Shiite vs. Sunni. Red state vs. Blue state. Immigrant vs. native.
While it may appear that conflict is an inevitable part of interaction between groups, research actually suggests that fighting, hating and contempt between groups is not a necessary part of human nature, according to an Ohio State University professor of psychology.
“There's still this belief that a group's cohesion depends on conflict with other groups, but the evidence doesn't support that,” said Marilynn Brewer of Ohio State .
“Despite evidence to the contrary, you still see this theory in the research literature and in many textbooks.”
Brewer has spent much of her career studying “ingroups” – the groups we belong to – and their relations with “outgroups” – those groups to which others belong.
She discussed the nature of these intergroup relations in her address Saturday August 18 in San Francisco at the annual meeting of the American Psychological Association.
In her address, Brewer said recent evidence suggests that people's attachment to their ingroups has nothing to do with conflict – or indeed any other kind of relation – to other groups.
Instead, people join groups to find a place of trust and security.
“Simply put, we prefer people of our kind, people we know we can rely on. That doesn't mean you have to hate anyone else. But you will be more likely to trust people from your own group,” Brewer said.
In one recent study, for example, Brewer found that people tended to put more trust in total strangers when they learned this stranger attended the same university they did.
“All you need is to have that shared group identity,” she said.
The evolutionary history of humans suggests there is no need to require intergroup conflict to account for the formation of ingroups. Early humans didn't live under dense population conditions in which groups had to compete for local resources.
Given the costs of fighting, and the lack of need to compete, groups would have been more likely to flee from each other rather than fight.
That doesn't mean ingroup bias is benign, Brewer said. Ingroup bias is the basis for discrimination, the favoring of people in your group over those in another.
“You don't have to hate people from other groups in order to disadvantage them and to deny them the opportunities you have in your group,” she said. “That's a real downside to ingroup bias.”
Another common misconception about the formation of groups is that people join to boost their self-esteem. In other words, the argument is that the purpose of joining groups is to say “my group is better than your group.” Again, research disproves this theory, Brewer said.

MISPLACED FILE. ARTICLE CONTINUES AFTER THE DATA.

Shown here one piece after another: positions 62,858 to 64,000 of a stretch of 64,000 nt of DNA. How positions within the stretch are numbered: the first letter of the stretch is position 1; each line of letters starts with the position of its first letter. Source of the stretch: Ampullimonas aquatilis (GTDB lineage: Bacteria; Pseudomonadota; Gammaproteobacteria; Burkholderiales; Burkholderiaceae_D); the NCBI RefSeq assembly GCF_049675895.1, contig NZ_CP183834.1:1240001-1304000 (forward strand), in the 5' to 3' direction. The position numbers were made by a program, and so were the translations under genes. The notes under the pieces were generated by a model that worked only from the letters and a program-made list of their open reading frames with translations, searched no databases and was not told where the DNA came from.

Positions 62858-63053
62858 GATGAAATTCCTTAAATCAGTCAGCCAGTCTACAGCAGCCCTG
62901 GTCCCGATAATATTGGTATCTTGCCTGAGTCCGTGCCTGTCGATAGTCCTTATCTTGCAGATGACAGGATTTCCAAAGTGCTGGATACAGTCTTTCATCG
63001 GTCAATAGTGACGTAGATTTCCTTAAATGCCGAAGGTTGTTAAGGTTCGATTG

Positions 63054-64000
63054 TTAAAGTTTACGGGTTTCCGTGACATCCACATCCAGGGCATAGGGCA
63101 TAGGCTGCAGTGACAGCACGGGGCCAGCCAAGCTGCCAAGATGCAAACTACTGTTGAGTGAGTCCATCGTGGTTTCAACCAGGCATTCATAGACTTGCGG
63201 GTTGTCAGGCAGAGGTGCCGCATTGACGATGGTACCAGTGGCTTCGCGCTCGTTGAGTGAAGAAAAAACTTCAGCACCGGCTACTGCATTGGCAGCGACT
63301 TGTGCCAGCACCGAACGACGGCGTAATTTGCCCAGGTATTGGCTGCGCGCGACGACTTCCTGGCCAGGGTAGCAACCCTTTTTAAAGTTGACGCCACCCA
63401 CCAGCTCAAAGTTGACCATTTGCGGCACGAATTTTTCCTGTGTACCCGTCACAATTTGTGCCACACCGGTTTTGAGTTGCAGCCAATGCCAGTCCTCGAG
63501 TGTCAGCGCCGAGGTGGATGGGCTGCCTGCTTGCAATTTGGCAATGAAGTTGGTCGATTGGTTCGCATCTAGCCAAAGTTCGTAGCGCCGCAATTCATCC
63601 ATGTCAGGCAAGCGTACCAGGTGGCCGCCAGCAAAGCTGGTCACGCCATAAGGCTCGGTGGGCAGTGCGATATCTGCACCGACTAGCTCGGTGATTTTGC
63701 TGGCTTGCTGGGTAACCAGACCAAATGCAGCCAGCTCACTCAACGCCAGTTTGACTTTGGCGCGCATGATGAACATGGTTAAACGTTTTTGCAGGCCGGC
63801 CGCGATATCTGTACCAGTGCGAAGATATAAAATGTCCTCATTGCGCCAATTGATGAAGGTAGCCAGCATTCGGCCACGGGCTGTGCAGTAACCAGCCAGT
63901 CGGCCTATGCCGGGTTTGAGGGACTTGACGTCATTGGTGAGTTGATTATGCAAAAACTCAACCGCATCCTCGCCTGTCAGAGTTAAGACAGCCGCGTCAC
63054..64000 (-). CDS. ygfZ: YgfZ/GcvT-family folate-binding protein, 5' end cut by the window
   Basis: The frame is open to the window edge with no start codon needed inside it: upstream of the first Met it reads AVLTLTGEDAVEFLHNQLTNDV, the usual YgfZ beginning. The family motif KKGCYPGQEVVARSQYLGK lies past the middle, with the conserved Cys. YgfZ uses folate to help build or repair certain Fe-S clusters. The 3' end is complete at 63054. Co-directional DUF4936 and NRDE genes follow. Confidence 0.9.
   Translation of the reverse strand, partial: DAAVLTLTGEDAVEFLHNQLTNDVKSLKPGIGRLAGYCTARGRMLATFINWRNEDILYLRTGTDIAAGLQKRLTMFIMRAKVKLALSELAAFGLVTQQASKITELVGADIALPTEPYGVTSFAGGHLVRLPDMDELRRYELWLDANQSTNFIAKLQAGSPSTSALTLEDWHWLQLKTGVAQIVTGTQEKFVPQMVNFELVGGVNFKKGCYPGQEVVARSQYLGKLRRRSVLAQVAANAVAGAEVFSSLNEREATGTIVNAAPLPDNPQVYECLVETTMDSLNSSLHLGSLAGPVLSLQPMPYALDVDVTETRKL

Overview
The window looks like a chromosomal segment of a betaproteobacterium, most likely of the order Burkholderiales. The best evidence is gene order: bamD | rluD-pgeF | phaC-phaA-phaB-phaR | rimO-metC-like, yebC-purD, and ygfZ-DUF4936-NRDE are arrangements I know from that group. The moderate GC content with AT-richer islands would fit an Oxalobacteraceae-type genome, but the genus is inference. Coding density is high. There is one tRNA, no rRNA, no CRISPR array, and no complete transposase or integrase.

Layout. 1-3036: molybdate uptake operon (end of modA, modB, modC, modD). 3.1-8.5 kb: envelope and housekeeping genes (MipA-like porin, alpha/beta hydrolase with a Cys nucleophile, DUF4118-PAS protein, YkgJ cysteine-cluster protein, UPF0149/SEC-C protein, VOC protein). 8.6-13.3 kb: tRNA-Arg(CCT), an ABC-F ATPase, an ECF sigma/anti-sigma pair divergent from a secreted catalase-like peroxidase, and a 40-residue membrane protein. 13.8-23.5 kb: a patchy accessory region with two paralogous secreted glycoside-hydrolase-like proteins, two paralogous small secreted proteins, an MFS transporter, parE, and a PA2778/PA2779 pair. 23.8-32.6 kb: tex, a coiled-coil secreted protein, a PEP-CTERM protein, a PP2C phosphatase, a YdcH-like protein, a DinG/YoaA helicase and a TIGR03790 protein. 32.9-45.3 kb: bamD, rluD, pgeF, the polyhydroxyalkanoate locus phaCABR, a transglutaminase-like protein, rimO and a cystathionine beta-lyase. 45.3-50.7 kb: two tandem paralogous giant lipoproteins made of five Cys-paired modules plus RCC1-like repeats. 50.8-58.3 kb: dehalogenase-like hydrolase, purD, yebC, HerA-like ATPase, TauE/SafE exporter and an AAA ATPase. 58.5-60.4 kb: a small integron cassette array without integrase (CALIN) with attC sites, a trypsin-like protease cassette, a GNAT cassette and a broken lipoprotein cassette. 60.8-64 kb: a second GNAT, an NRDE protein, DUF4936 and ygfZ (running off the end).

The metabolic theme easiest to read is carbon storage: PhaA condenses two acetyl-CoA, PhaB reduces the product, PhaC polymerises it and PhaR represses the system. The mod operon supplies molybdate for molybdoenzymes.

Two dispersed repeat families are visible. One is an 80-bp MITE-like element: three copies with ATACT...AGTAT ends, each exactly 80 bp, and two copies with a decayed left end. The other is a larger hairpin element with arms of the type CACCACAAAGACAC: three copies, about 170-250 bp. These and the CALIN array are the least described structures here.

“The basic underlying mechanism for ingroup favoritism is trust and security and not self-esteem,” she said.
Research has shown that when people are asked why their ingroup is better than other groups, they focus on traits such as trustworthiness, friendliness and kindness.
People don't necessarily say their group is wealthier or smarter or more successful than others.
“Most people are reality bound. They know if their group is not as good as others when it comes to things like wealth, and they won't pretend otherwise,” Brewer said.
“If people were just looking for self-enhancement, they would just say their group is the best at everything, and that isn't the case. What people are really looking for is trust and security.”
While conflict and hate don't need to be a part of group membership, a look at the news today shows that conflict does occur often, when groups battle over resources, or threats to identity or values.
When people are secure about their own identity and the identity of their group, and there is no competition for resources, conflict is not normally a problem. But if people are insecure about what their group means, or their place in it, they may support conflict as a way to enhance cohesion within the group, Brewer said.
That suggests that marginal members of a group – those who feel least included – will be the ones most concerned about keeping distance between groups and pushing hostility toward outgroups.
One way to minimize conflict between groups may be to take advantage of the fact that people belong to many groups with cross-cutting memberships, Brewer said. People have their national and racial identities, occupational and religious groups, school or alumni groups, as well as neighborhood, hobby and club affiliations.
“People have these different group identities and we've been working on ways to find out how people understand these memberships and how it affects their attitudes toward other groups,” she said.
“We do find that those people who have multiple identities and experience these identities in complex, cross-cutting ways, are indeed more accepting of diversity and have more positive feelings toward racial and religious outgroups. That suggests that there are psychological ways of breaking the boundaries of our small ingroup-outgroup distinctions.”
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